Under the current rule, each interchange fee received by a debit card issuer for a debit card transaction can be no more than the sum of 21 cents plus a small ad valorem component keyed to the amount of the transaction and a fraud prevention adjustment. The proposed rule would lower the cap of the base component to 14.4 cents per transaction. To make sense of those numbers here is an example of what that means for a $50 debit card transaction. Under the proposed rule, the maximum permissible interchange fee for a $50 debit card transaction would be 16.4 cents (plus a potential fraud adjustment), down from 23.5 cents under the current rule. Applying the change to one transaction makes it look like no big deal. It’s seven cents. For the market as a whole, this could mean billions of dollars.

In addition to lowering the interchange fee cap the proposed rule would also institute automatic adjustments to the cap every other year based on data collected in a survey of large debit card issuers. These updates would not be subject to public comment with updated caps taking effect in July of those years and remaining in effect for two years. So, once (and if) the proposal rule goes into effect, there will be rolling adjustments not subject to bank comment in odd-numbered years.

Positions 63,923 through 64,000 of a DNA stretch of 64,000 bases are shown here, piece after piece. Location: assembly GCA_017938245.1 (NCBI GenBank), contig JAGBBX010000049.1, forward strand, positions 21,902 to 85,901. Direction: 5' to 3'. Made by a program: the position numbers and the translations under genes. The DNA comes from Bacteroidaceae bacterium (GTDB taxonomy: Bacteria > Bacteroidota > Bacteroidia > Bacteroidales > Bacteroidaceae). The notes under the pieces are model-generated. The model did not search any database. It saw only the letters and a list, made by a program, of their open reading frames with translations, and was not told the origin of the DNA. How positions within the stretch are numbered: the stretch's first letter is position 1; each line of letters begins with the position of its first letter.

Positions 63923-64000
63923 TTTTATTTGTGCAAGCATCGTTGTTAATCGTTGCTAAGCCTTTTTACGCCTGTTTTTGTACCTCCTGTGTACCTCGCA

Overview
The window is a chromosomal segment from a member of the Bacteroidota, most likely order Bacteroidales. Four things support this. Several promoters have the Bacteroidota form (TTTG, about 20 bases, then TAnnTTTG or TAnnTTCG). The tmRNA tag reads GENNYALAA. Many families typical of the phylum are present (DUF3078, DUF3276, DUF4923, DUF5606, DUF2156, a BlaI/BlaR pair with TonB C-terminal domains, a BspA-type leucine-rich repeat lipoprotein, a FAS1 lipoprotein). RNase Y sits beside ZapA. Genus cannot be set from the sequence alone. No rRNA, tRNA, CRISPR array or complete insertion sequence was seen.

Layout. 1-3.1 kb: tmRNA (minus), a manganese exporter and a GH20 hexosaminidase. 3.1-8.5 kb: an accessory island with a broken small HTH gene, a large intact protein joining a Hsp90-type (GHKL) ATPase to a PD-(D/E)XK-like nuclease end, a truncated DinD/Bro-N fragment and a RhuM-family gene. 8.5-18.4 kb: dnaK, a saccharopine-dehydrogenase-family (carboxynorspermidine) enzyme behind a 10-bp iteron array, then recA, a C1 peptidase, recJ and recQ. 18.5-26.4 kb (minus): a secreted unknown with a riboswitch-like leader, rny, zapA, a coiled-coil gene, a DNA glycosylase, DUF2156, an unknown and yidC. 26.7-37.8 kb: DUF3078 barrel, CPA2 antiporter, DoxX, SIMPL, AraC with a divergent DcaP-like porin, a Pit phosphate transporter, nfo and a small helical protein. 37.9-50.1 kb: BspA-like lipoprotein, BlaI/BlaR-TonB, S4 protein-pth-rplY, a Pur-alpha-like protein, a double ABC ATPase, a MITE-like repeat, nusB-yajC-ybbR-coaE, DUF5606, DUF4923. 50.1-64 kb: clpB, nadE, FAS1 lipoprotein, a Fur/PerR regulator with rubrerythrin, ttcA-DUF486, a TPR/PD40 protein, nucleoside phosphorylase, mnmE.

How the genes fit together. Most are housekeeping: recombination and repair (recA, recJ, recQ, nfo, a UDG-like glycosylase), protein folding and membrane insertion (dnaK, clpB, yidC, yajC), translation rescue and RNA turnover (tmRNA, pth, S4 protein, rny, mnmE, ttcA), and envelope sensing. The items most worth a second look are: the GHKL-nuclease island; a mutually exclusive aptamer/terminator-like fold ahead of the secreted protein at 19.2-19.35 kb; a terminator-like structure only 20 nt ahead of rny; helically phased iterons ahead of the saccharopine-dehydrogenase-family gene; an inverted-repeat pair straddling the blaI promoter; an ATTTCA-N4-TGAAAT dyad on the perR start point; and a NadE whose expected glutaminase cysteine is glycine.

Lastly, a bit of “good” news for smaller institutions. To the relief of many, the proposed rule leaves an exemption in place for “small issuers,” defined as debit card issuers with assets of less than $10 billion. With that noted, however, small issuers do not exist in a vacuum, and they may see their revenues impacted by downward fee pressures in the interchange market.

The Board’s stance is that the proposal would primarily impact merchants by lowering their costs of accepting debit card transactions while decreasing revenue for debit card issuers. The proposal would generally decrease the interchange fee paid by an acquirer on an average transaction performed using a debit card issued by a covered issuer, which would in turn decrease a merchant’s costs by decreasing the merchant discount that the merchant pays to its acquirer for a debit card transaction and, hopefully, these savings would be passed on to their customers and reduce costs.